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De-construction

Dallas-Ft. Worth
De-construction
McGraw-Hill Construction economist Robert Murray  says construction  nationwide declined 50% from its peak in 2005 to 2010, so there's nowhere to go but up. Later, our interior decorator stopped by to ask if he could borrow some of that silver lining.
 
Bob Murray
Bob says the drop in construction's “been really, really steep. Earlier cycles declined only 20% to 30%,” he says. “The expectation is a slow upturn. We're still facing a tight fiscal environment with state and local levels.” If he had to pick a bright spot in the overall economy, he'd go with corporate profits showing  decent growth: “At some point, they can't continue to hoard that cash. They'll have to invest it. The expectation is that employment should pick up in 2011. That would set the stage for a more sustainable improvement,” If you're a bettin' man, most mainstream economists say the odds of a double dip are about  one in three. Better odds favor “slogging” (we'll assume that's a technical finance term) for late 2010 to 2011. Bob spoke last week McGraw-Hill Construction Outlook 2011 Regional Conferenceat the Dallas Marriott Las Colinas.
Bob Murray
Bob says the underlying dynamics across Texas have been stronger than the US. Employment growth levels will increase in 2011 largely because pluses the state offers: central location,quality infrastructure and economic diversity, etc. The minuses: volatility in the energy and defense sectors and high-tech manufacturers facing foreign competition, he says. “The more recent take on the Texas economy is its expedited recovery can thank gains in manufacturing electronic equipment in Dallas and Austin, in particular,” he says. Compared to the nation, 2010 YTD total construction in Texas versus 2009 figures is down 2%. What's gone up? Single family, up 5%; multifamily, up 18%;manufacturing buildings, up 120%; and public works up 19%. What's down? Commercial, 39%; institutional buildings, 18%, and electrical utilities are down 40%.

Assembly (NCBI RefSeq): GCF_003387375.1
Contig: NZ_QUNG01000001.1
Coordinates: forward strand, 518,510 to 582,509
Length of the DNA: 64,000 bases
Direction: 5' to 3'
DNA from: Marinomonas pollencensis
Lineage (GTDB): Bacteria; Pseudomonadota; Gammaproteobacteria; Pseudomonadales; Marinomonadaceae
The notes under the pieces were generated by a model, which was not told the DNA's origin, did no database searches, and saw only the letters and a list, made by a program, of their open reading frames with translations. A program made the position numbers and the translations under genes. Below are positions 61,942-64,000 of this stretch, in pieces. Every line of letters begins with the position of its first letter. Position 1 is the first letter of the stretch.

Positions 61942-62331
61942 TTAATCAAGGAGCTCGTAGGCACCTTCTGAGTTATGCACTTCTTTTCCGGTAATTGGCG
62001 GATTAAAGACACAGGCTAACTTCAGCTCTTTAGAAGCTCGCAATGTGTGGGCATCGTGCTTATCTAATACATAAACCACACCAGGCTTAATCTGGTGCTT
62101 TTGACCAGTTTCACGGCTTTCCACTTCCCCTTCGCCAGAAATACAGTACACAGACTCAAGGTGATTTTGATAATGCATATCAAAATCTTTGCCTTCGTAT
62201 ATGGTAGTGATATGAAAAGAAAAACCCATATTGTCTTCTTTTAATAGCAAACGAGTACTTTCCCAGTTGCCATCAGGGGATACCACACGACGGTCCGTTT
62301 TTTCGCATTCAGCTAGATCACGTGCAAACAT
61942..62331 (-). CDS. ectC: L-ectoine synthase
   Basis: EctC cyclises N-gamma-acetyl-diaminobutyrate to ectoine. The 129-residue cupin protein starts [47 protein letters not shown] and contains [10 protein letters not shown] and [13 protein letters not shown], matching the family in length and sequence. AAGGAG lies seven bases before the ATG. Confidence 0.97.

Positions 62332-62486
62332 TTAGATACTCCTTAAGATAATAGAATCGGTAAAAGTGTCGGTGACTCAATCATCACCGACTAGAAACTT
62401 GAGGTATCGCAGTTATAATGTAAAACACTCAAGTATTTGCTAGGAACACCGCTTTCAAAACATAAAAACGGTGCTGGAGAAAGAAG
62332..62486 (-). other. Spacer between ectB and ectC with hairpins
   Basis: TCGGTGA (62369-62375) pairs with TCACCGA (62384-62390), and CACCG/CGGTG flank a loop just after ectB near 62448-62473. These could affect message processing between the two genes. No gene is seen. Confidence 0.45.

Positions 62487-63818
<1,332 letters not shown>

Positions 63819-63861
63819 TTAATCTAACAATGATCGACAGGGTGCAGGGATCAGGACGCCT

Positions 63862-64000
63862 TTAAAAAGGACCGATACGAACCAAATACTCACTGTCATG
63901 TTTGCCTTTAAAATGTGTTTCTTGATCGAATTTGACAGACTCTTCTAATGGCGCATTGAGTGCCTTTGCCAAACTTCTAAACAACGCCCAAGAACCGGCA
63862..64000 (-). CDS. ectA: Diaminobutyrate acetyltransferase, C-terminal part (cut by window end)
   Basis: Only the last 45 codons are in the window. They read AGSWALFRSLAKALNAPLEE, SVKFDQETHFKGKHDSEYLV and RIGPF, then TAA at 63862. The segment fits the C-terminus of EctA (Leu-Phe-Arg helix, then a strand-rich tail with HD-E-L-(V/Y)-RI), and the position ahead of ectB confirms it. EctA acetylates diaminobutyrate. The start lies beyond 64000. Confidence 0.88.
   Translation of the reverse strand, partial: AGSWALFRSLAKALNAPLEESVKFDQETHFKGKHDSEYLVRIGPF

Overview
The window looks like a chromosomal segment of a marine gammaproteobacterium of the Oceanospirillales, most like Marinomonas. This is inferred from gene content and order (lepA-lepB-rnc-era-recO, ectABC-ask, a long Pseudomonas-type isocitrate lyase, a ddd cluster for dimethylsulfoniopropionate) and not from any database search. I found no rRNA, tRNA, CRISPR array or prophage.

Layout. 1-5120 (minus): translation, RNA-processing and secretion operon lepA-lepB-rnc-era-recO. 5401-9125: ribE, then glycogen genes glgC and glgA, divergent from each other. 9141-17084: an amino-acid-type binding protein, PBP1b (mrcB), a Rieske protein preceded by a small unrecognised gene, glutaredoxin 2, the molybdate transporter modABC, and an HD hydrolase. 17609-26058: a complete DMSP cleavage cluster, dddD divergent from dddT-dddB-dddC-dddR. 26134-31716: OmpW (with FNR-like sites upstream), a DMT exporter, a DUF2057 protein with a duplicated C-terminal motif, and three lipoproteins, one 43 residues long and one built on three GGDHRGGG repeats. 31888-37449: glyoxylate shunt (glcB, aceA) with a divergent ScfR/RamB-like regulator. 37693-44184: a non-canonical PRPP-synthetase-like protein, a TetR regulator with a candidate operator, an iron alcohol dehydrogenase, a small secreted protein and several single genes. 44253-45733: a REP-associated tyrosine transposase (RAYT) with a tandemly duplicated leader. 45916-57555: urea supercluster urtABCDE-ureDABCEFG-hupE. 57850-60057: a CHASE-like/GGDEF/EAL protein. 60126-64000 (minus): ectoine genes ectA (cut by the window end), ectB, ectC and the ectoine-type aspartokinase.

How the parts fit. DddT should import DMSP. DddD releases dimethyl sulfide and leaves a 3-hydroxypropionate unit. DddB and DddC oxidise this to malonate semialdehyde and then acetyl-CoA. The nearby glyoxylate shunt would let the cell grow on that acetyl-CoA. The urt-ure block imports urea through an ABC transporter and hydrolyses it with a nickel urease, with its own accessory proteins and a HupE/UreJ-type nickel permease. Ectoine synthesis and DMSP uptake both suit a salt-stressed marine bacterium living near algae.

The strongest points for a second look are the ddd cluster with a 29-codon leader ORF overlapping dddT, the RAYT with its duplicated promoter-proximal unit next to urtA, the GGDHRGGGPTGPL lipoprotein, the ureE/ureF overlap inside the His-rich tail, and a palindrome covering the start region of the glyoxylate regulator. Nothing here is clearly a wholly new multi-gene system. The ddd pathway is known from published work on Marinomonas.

Museum Tower
Bob's data shows DFW with four  of the state's top construction projects dollar-wise. (Maybe the construction crane really is the state bird of Texas.) Dallas has the largest project in the state this year with the $75M, 375k SF Museum Tower (rendered above), which started in September. Bob says the condo project shows development is picking up. Other September starts include the $32M, 760k SF Parkland Hospital Parking Garage and the $25M, 350k SF  Village on Little Texas Apartments in Carrollton. The other DFW top 10 state construction project is the $31.9M, 174k SF  The Overlook Residential Retirement Housing, which started in Feb.